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Handling and veterinary care of British bats
  1. Steve Bexton

    Steve Bexton graduated from Glasgow in 1991. He then spent five years in general practice before working with wildlife, firstly in Egypt, and subsequently at the RSPCA's wildlife hospital in Norfolk, where he is currently the senior clinician. He holds the RCVS certificate in zoological medicine.

  2. David Couper

    David Couper graduated from Glasgow in 1996, and worked in mixed practice for four years, before undertaking an MSc in wild animal health at the Royal Veterinary College and the Institute of Zoology in London. He is currently a wildlife veterinary officer at the RSPCA's West Hatch Wildlife Centre in Somerset.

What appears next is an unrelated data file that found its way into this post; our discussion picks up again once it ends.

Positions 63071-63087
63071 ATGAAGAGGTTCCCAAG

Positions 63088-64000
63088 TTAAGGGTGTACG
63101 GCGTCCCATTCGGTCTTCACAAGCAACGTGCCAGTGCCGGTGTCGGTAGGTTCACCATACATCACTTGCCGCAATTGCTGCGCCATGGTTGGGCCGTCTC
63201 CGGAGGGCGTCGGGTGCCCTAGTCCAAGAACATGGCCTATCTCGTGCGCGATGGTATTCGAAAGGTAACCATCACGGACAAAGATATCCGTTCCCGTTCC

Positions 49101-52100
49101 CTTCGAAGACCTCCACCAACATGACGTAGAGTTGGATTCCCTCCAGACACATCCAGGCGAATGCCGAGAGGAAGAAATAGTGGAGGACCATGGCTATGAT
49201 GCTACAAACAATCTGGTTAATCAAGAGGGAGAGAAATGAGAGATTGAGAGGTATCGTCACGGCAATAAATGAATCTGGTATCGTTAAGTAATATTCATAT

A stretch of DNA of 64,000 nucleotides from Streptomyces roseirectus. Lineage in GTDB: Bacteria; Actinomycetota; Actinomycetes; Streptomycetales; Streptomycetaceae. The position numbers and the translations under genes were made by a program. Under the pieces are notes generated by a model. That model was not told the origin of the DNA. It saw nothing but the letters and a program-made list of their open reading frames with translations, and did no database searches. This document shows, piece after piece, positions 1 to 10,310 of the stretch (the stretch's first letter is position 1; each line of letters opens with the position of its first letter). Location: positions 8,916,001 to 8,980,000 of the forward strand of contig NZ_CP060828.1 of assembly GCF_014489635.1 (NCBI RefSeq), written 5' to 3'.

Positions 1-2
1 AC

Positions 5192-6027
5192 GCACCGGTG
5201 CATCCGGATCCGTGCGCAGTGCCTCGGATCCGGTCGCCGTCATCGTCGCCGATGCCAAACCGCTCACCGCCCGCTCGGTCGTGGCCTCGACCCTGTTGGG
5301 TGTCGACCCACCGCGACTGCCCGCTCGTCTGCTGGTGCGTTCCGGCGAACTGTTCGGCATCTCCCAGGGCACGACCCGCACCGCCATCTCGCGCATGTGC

Most wildlife casualties seen in veterinary practice are from common species living in close proximity to humans. Despite recent declines in bat populations, certain species are still relatively abundant in the UK. Many of these bats roost in buildings, increasing their potential exposure to man-made hazards. Their small size and adaptations to flight make them a challenge for the veterinary practitioner. Vets should be aware of the health risks of handling bats, and should have realistic expectations regarding their chances of survival. Practitioners should also be familiar with the legislation pertaining to bats and their roosts. The successful rehabilitation of bats is often time consuming and specialised, and relies on collaborating with local bat groups and those experienced in caring for bats. This article describes the general approach to dealing with bats and outlines the common conditions that might be encountered in these animals.

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